Ori Green, Samer Gnaim, Rachel Blau, Anat Eldar-Boock, Ronit Satchi-Fainaro, Doron Shabat. J. Am. Chem. Soc., 2017, 139, 13243–13248.
Chemiluminescent luminophores are considered as one of the most sensitive families of probes for detection and imaging applications. Due to their high signal-to-noise ratios, luminophores with near-infrared (NIR) emission are particularly important for in vivo use. In addition, light with such long wavelength has significantly greater capability for penetration through organic tissue. So far, only a few reports have described the use of chemiluminescence systems for in vivo imaging. Such systems are always based on an energy-transfer process from a chemiluminescent precursor to a nearby emissive fluorescent dye. Here, we describe the development of the first chemiluminescent luminophores with a direct mode of NIR light emission that are suitable for use under physiological conditions. Our strategy is based on incorporation of a substituent with an extended π-electron system on the excited species obtained during the chemiexcitation pathway of Schaap’s adamantylidene-dioxetane probe. In this manner, we designed and synthesized two new luminophores with direct light emission wavelength in the NIR region. Masking of the luminophores with analyte-responsive groups has resulted in turn-ON probes for detection and imaging of β-galactosidase and hydrogen peroxide. The probes’ ability to image their corresponding analyte/enzyme was effectively demonstrated in vitro for β-galactosidase activity and in vivo in a mouse model of inflammation. We anticipate that our strategy for obtaining NIR luminophores will open new doors for further exploration of complex biomolecular systems using non-invasive intravital chemiluminescence imaging techniques.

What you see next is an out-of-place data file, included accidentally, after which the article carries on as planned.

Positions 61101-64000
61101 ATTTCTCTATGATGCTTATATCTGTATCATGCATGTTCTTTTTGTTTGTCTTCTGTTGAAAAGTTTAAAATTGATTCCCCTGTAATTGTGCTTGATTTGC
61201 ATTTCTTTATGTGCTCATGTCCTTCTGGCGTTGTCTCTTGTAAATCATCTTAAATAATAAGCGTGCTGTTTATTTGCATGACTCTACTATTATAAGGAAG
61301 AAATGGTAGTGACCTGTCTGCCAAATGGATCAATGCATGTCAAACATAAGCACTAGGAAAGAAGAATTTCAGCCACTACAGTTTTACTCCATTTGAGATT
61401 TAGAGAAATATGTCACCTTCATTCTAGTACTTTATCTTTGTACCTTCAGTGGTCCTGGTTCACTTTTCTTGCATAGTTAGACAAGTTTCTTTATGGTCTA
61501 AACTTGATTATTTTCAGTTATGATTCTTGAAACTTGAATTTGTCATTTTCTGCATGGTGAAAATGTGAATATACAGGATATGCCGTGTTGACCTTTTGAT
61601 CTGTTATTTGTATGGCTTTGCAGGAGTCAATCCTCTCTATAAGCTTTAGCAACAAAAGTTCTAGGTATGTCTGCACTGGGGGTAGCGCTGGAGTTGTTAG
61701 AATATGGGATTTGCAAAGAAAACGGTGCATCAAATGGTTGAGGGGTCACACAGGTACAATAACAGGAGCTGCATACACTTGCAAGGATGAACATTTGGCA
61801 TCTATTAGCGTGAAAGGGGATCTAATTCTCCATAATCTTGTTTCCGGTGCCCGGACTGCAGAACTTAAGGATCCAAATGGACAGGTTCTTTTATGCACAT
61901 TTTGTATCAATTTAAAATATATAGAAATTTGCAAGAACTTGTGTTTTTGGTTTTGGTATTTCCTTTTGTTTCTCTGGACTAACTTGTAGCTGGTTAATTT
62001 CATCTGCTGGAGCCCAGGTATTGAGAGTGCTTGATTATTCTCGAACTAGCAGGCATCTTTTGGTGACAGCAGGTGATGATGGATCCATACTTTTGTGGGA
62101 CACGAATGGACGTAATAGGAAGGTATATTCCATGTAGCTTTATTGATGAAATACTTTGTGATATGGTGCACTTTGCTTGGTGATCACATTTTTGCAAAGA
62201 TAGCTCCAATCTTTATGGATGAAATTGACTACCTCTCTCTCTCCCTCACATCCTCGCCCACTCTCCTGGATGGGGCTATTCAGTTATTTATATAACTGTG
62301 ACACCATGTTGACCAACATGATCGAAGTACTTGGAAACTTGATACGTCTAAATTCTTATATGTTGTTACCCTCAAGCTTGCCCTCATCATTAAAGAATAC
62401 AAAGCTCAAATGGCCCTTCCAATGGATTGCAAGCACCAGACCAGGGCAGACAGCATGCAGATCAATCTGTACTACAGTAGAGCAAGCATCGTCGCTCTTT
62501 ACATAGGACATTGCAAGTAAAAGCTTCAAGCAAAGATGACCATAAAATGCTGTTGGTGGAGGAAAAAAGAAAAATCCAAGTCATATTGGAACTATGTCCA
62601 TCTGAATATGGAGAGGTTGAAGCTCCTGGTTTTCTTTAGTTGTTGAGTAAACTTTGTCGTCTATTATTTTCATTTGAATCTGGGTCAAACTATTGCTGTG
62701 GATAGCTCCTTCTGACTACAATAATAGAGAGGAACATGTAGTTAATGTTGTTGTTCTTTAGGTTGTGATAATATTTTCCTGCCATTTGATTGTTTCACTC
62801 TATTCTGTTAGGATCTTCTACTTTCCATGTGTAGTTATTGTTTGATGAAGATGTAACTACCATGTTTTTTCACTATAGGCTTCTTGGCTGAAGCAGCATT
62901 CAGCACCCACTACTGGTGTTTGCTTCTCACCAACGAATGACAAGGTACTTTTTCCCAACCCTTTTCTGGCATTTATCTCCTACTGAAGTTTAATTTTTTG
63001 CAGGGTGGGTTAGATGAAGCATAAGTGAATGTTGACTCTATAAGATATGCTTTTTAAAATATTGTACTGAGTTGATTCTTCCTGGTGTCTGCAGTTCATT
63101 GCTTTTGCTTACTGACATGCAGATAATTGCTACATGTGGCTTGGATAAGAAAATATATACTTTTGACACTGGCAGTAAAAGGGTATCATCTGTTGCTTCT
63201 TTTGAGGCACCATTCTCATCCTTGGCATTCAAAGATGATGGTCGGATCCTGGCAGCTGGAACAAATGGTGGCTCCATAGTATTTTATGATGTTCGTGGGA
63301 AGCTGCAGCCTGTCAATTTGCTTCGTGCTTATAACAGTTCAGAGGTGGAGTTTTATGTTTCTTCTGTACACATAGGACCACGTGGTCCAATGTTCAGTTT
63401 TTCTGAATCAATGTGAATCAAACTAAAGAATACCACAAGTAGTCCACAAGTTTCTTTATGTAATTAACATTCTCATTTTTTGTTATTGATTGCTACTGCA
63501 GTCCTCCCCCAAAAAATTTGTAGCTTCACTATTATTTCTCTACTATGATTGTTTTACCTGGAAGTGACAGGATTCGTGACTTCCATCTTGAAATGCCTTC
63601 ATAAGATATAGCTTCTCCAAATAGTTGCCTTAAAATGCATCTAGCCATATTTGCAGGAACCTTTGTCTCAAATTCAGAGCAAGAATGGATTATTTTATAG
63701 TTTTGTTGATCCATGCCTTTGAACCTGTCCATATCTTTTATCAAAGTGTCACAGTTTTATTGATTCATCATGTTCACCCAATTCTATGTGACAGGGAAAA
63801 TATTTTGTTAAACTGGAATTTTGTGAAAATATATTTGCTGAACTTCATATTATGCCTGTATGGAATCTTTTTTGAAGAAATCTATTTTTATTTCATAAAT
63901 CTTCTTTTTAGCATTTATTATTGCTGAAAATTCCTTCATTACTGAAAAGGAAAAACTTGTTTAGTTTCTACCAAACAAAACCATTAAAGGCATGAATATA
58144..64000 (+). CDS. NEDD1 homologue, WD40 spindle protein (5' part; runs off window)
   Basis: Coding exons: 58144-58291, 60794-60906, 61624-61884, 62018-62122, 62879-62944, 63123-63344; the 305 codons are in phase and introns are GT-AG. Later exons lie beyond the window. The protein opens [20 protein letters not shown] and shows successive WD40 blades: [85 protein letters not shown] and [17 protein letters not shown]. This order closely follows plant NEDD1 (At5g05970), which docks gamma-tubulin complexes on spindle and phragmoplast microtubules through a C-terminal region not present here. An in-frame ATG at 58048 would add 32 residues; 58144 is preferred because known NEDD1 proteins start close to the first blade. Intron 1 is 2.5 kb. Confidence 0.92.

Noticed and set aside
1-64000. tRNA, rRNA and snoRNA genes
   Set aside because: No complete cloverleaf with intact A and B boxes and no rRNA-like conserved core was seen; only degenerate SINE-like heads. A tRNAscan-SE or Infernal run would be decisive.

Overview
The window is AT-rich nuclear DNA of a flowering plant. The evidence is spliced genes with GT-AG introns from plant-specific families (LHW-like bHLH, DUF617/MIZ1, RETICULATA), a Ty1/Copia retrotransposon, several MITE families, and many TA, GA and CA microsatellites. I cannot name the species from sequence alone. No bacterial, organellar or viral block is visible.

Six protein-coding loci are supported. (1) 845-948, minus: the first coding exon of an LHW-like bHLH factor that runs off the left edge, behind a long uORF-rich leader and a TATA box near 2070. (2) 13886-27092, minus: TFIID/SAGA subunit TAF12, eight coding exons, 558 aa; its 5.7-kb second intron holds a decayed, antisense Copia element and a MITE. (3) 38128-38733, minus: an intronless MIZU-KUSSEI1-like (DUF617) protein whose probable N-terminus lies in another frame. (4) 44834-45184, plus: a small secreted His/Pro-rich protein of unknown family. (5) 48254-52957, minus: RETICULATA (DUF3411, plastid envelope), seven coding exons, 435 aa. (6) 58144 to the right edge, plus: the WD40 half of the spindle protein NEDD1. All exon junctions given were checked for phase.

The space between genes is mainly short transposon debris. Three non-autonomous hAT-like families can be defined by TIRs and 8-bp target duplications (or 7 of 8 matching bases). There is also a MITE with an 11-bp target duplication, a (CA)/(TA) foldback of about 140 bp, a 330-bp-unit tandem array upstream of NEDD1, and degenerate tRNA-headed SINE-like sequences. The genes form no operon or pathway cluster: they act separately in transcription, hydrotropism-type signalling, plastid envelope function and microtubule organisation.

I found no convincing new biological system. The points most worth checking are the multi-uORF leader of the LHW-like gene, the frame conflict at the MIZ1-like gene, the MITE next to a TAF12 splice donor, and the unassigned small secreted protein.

Figure 1. (A) Chemiexcitation activation mechanism of Schaap’s dioxetane (PG, protecting group). (B) Here, direct chemiluminescence amplification and red-shifted wavelength emission were obtained by a substituent effect.
Figure 2 shows the general design and activation pathway of NIR luminophores based on Schaap’s 1,2-dioxetanes.
Figure 3 shows the molecular structure and spectral analysis of NIR luminophores 1 and 2. (Left) Chemiluminescence kinetic profile upon incubation of luminophores 1and 2 [1 μM] in PBS, pH 7.4, 10% fetal bovine serum (FBS), at 37 °C. (Right) Chemiluminescence emission spectra of luminophores 1 and 2 [50 μM] in PBS, pH 7.4, 10% FBS, at 37 °C.
Figure 4. (Top) Molecular structure of probe 1a and its activation pathway upon reaction with β-galactosidase. (Bottom) Chemiluminescence kinetic profile and total photon count of probe 1a [1 μM] in PBS, pH 7.4 (10% DMSO), in the presence or absence of 1.5 units/mL β-galactosidase.
Figure 5. (Left) Chemiluminescence imaging of probe 1a [5 μM] in HEK293 cells. (Right) Quantification of signal intensities evolving from HEK293 cells.
Figure 6. (Top) Molecular structure of probe 2a and its activation pathway upon reaction with H2O2. (Bottom) Chemiluminescence kinetic profile and total photon count of probe 2a [50 μM] in serum (5% DMSO), with and without of H2O2 [250 μM] at temperature of 37 °C.